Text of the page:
Let’s look at these best-seller lists more closely. There are different formats one can be a best-seller in -- audiobook, ebook, fiction cloth, nonfiction cloth, trade paper, mass market, etc. Further, these lists don’t just reflect a top five or ten but they could be reflective of top 20 or more books per format.
Then there are lists on BN.com and Amazon that have more categories and subcategories. You can hit a business book best-seller list, a heath one, a thriller one, etc. Then you can narrow it to a list for business-career books or travel-Europe, or health-diet books. These lists can change hourly, not just daily, weekly, or monthly.
See a pattern? You can hit multiple lists, multiple times. In any case, you can proudly say you are a best-selling author, but as consumers wisen up, they will ask: Which list? Get ready to explain that you were an Amazon best-seller in their fiction – romance – LGTBQ – London category for one hour on February 13. It still counts, though.
A study of Publishers Weekly bestsellers for 2019 shows the following:
345 different hardcover non-fiction books hit the list – way up from 275 the year before. There was also a 10% increase in the number of trade paperbacks hitting the list from a year ago.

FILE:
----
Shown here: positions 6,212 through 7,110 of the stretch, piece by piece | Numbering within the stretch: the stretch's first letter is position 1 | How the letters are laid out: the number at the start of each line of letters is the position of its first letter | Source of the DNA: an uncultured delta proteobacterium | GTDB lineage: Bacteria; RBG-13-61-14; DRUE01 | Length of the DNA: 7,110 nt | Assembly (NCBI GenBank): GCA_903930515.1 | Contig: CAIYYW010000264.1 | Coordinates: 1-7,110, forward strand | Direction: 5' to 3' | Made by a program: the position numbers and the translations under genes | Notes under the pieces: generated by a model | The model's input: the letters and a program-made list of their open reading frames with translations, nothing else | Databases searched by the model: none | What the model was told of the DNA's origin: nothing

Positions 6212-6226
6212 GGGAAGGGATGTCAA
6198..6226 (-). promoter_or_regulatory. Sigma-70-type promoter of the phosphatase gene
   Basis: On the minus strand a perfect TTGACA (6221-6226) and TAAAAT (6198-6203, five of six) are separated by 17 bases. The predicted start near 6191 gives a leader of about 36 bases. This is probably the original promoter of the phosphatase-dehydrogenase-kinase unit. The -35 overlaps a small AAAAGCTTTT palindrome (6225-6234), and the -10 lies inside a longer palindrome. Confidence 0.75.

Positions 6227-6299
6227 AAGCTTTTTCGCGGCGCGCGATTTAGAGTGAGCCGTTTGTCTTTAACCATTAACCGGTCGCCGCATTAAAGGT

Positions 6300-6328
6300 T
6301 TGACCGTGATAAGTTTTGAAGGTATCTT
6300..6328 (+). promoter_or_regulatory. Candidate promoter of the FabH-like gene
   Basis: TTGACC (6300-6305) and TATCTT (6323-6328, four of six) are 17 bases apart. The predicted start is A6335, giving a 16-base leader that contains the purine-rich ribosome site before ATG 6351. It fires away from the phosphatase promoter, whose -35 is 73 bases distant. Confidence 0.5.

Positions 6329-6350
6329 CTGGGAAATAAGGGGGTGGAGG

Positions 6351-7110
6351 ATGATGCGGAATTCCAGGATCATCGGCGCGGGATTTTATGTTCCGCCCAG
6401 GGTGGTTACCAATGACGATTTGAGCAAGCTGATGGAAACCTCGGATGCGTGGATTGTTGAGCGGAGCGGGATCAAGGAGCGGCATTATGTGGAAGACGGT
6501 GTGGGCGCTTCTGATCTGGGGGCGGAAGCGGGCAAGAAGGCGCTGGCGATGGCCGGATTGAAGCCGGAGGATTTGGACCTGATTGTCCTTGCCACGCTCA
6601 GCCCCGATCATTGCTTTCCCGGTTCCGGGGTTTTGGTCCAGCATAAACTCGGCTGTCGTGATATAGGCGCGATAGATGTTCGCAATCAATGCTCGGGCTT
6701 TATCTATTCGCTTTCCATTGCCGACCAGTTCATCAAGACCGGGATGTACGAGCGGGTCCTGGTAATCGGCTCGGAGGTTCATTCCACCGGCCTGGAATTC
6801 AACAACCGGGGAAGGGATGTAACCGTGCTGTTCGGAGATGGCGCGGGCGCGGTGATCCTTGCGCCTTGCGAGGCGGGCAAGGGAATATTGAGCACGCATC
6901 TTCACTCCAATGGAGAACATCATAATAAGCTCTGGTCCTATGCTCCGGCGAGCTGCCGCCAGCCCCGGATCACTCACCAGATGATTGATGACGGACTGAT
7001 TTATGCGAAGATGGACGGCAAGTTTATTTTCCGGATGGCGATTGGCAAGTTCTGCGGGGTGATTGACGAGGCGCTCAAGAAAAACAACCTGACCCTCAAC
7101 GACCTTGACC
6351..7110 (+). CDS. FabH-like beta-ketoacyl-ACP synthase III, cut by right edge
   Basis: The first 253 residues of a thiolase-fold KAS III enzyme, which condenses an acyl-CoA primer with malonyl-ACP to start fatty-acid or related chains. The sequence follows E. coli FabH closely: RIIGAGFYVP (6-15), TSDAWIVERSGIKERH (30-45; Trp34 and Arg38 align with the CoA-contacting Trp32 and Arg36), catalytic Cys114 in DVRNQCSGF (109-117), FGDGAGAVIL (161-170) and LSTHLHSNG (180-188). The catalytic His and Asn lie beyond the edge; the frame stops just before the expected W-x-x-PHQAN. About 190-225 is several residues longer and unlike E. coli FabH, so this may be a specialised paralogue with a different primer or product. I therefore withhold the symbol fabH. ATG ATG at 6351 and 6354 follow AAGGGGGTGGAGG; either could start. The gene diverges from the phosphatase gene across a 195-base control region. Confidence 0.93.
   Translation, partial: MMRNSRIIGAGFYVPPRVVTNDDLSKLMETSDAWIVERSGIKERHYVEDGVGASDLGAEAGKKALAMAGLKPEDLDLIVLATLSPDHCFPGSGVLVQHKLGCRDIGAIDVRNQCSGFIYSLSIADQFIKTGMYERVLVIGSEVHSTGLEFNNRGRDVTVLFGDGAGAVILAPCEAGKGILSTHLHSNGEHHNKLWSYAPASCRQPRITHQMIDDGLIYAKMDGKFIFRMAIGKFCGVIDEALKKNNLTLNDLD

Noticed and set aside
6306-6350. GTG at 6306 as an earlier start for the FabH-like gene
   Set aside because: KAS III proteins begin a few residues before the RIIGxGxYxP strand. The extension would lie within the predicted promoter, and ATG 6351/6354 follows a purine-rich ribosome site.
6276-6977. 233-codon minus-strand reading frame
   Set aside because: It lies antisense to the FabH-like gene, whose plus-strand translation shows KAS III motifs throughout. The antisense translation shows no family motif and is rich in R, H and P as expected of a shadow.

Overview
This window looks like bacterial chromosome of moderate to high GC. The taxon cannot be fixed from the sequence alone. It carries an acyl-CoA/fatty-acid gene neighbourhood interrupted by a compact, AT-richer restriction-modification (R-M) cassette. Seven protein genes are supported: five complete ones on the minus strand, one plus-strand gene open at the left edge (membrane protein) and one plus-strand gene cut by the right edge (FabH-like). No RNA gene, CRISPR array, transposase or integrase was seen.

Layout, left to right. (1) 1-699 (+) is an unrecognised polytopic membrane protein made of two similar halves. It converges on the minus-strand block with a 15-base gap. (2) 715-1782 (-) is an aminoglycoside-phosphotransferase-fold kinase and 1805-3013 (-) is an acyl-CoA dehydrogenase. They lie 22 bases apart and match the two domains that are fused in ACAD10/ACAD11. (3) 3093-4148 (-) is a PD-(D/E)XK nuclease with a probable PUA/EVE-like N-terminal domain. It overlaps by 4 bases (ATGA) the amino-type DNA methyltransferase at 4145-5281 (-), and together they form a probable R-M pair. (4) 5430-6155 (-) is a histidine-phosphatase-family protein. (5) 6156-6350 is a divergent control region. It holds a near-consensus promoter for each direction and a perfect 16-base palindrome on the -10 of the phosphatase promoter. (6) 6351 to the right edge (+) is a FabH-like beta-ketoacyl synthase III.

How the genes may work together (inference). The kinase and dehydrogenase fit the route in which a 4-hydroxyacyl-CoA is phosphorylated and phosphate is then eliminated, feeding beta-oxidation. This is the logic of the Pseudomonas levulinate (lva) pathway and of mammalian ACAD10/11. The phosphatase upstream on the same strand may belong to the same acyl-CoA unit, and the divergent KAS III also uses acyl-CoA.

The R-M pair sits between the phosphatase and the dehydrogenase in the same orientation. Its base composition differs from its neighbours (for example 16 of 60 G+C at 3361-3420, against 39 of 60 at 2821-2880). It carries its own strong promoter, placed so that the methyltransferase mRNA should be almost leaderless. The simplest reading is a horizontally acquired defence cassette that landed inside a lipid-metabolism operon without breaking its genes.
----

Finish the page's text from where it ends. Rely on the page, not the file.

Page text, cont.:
Does this mean:
· Books lack staying power because of quality or marketing?
· More good books are being released and thus crowd each other out?
· There’s something faulty in the way these lists are tabulated?
· All – or none of the above?
The truth is the world of books is choking with competition and authors who market aggressively.
The overwhelming majority of best-sellers listed on PW’s lists are put out by just five companies – Penguin Random, Harper Collins, Simon & Schuster, Hachette and Macmillan. They account for at least 85-90% of those that hit a list. After the Big 5, only three publishers in America had five or more best-sellers with the highest being 10 by Houghton Mifflin Harcourt. Hay House and Regnery were the others. Think about that. Quality brand publishers like Workman, McGraw-Hill, Rosetta, and Norton each had only one book hit the best-seller list.